Old Fashioned Fun

Sometimes holiday breaks can try the patience of parents and kids. The unstructured free time can be particularly agitating for youngsters with autism who thrive on predictable routines and unchanging schedules. Even when you have a limited budget and limited time, you can introduce some old-fashioned, tried and true activities to fill the time until school or jobs start up again.

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MAKING A HOUSE. A large box from an appliance store or a sheet draped over a card table gives your youngster their own private space. Some individuals with autism like the comfort of boundaries, so they enjoy the confined space. They can take a pillow and blanket inside with a flashlight and favorite book. They can play cards or dominoes, make an “office,” or deem the box a playhouse. Some of my friends with autism gather all their stuffed animals or hot wheels cars into their own space. Don’t be surprised if a youngster takes a nap or wants to sleep the night in their new home.

OFFICE WORKER. Give a youngster a space on a table or desk to create their own office. Better yet, find an old desk at a garage sale and move it into their room. Depending on the kid, you can give them a spiral notebook, recycled paper, pencils and pens, file folders, a stapler, ruler, paper clips, colored pencils, a coloring book, and even an old telephone and typewriter (remember those?) Some youngsters will enjoy pretending they are working in an office. Other kids may be more concrete and not interested in pretending, but still enjoy organizing papers in files, writing or coloring, and generally fiddling with the office supplies.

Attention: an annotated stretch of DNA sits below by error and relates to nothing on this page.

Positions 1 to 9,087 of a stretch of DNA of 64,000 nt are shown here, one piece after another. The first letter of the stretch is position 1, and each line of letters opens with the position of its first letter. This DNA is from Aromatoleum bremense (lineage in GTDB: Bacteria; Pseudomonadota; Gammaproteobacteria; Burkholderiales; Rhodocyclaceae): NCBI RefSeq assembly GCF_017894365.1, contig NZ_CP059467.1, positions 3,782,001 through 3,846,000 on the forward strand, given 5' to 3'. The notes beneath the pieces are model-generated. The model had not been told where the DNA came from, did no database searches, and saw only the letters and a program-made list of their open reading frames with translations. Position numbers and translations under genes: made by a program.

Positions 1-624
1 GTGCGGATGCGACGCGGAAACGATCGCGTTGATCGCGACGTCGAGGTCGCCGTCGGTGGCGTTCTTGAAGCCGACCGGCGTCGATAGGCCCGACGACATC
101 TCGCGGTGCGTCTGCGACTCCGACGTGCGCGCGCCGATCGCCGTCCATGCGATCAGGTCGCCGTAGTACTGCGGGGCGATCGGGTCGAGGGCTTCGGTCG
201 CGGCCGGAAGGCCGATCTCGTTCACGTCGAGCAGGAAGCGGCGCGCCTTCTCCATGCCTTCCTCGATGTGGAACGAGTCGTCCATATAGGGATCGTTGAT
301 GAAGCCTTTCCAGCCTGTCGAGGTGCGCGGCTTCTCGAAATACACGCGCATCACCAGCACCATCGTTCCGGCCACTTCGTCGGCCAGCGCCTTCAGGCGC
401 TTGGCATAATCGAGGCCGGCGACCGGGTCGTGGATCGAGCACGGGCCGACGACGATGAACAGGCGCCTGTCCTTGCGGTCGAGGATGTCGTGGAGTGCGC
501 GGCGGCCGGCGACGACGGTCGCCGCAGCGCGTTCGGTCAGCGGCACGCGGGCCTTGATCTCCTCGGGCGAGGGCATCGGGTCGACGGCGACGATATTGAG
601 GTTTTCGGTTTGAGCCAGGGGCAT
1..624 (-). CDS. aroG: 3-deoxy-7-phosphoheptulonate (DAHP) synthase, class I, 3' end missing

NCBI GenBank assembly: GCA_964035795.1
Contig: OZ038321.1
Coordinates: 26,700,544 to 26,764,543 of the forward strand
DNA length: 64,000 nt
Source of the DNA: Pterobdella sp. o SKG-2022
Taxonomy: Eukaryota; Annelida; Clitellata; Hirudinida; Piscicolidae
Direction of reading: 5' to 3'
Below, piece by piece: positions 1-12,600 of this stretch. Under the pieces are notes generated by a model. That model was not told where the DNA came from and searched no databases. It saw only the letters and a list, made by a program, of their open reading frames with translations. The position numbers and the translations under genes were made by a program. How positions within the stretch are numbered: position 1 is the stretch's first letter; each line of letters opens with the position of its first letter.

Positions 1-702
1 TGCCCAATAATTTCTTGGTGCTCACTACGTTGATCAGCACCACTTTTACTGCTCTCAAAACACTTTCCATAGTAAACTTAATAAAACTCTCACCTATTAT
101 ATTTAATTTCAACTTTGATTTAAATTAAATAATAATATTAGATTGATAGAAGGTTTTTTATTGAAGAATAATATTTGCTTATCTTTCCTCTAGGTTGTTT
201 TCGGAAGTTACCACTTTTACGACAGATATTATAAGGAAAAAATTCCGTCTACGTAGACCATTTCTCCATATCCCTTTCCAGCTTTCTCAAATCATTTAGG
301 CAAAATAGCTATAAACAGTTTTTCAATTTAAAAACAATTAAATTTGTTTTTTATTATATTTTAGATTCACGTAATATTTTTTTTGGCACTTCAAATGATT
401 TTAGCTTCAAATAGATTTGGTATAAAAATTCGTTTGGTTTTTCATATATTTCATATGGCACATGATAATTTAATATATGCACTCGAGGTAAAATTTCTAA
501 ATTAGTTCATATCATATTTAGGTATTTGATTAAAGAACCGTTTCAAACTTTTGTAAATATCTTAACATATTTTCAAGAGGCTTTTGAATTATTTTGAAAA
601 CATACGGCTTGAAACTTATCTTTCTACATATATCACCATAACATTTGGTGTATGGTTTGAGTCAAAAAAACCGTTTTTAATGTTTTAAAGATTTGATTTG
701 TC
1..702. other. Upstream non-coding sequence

DRESS UP. One of my students even likes to put on a button up shirt with his Dad’s old tie when he “goes to the office.” Another likes to dress up like an adventurer when he “camps out” in his refrigerator box. Both families are thrilled their boys are able to participate in imaginary play.

TIP FOR THE DAY: Remember to keep it simple. No need to spend lots of money or time when looking for good old fashioned fun for your youngster with autism.

And speaking of simple, keep in mind that subscribing to daily posts – either brief podcasts or short e-mails on http://FAQautism.com is easy and free. I appreciate your telling your friends about this resource.

NOTE TO READERS AND LISTENERS: I am Cathy Knoll, a board certified music therapist and long-time friend of many folks with autism. At FAQautism.com we are committed to providing free, practical, everyday tips for making life better for people with autism. Feel free to send me a confidential email at talk@FAQautism.com with your thoughts or challenging situations or innovative solution. And don’t forget to check out our website for a wealth of ideas and a glimpse into the world of autism. http://FAQautism.com

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